Working from Home Requires a Plan

Owning your own small business and working from home comes with its share of perks, that’s for sure. But being able to wiggle out of writing a business plan is not one of them. The fact is that any business owner with a prayer of success has to have more than just a sense of how they are going to succeed over time. So, like it or not, this exercise is mandatory.

Now, if you’re thinking about buying into a home-based or other small business opportunity or franchise, then much of your business planning will have already been done for you. Even so, it’s always a good idea to make any business model truly your own. And you can start by creating a plan that takes into account your own individual circumstances. In other words, even if you’re following somebody else’s roadmap, you need a personal compass to guide you.

So what does a small home-based business plan entail?

Business plans can be either formal or informal. Formal plans are usually reserved for instances where you are trying to secure outside funding of some kind and are therefore much more elaborate when it comes to the financials. Informal plans are more loosely crafted and are primarily used to keep you on track internally. They tend to emphasize market analysis and marketing strategies, particularly as they relate to a business’ overall strengths, weaknesses and the opportunities/threats it faces.

Okay, so if the plan’s only for my personal use then I don’t need to do it, you might argue. Nothing could be further from the truth. Study upon study has shown time and again that businesses that have a written plan with clearly stated objectives and goals succeed at much higher rates than those that don’t.

Bottom line: You can’t know your destination if you haven’t stopped long enough to think about how to get there.

Besides, small business planning is not all that complicated. It just takes time.  And it’s time well spent.

The basic elements of a small business plan are much like any other and fairly straightforward. According to the U.S. Small Business Administration (SBA), here they are:

1. Executive Summary―Should be written last and short, sweet and to the point.

2. Business Description and Vision―Includes mission statement (business purpose), company vision (statement about company growth), business goals and objectives, brief history of the business and a list of key company principals.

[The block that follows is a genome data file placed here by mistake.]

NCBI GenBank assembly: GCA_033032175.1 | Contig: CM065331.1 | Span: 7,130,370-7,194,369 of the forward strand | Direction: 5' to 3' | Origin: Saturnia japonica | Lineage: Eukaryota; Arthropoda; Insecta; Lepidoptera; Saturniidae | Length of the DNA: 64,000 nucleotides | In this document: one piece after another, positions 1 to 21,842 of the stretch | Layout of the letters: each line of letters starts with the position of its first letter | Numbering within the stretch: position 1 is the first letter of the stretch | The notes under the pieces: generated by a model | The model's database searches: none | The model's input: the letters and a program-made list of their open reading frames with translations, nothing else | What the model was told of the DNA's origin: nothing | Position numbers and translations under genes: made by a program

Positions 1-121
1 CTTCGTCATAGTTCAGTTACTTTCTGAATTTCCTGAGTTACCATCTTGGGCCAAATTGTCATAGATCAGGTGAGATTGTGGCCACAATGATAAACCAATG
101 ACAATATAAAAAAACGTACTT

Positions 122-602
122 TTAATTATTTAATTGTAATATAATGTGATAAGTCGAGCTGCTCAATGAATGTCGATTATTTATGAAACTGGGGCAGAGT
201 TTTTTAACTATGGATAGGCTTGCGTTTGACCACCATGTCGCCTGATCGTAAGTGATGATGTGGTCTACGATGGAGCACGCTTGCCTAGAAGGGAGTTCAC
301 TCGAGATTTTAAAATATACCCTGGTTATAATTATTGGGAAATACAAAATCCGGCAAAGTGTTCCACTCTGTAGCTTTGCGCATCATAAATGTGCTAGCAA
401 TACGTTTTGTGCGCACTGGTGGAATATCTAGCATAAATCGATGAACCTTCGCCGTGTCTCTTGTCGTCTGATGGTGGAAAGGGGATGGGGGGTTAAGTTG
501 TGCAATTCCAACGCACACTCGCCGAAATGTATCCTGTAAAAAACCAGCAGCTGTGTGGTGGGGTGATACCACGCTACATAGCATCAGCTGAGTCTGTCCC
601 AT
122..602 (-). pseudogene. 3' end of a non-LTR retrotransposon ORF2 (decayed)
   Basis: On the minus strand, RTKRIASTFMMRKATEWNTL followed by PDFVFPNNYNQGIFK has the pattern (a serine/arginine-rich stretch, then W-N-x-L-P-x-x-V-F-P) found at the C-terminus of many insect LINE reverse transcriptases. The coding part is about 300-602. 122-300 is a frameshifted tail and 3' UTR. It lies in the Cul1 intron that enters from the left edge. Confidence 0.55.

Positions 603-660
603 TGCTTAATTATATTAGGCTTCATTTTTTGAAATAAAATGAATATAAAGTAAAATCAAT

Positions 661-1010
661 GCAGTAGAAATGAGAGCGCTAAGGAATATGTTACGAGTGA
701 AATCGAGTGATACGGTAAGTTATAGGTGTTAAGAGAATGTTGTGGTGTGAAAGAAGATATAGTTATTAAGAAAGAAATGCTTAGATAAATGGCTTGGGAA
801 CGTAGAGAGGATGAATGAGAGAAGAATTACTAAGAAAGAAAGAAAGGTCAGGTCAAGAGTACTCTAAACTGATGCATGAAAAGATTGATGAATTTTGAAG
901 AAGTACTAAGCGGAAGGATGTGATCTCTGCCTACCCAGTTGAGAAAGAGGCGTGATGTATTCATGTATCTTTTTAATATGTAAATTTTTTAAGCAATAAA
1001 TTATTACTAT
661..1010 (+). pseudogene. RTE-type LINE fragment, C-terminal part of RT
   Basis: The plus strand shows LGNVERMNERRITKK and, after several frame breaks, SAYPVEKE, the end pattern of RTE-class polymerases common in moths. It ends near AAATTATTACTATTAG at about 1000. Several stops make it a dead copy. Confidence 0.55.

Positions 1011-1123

3. Market Definition―Describes your business industry and outlook, defines the critical needs of your perceived or existing market, identifies your target market, provides a general profile of your targeted clients and describes what share of the market you currently have and/or anticipate.

4. Description of Products/Services― Specifically describes your products/services, explains how your products/services are competitive and, if applicable, references a picture or brochure of your products, which you can include at the end.

5. Organization/Management―Provides a description of how your company is organized as well as an organization chart (if available), describes the legal structure of your business (proprietorship, partnership, corporation, etc.), identifies necessary or special licenses and/or permits needs to operate and provides a brief bio description of key managers within the company.

6. Marketing/Sales Strategy―Identifies and describes your market (who your customers are and what the demand is for your products and services), describes your channels of distribution and explains your sales strategy (specifically as it relates to the 4Ps: pricing, promotion, products and place).

7. Financial Management―For a new business, includes an estimate of start-up costs, projected balance sheet (1 year forward), projected income statement (1 year forward) and projected cash-flow statement (12 months forward). For an existing business, includes balance sheets (last 3 years), income statements (last 3 years) and cash flow statement (12 months). If applying for a loan (in addition to the above), includes current personal financial statement on each principal and federal tax return for prior year.

 

 

 

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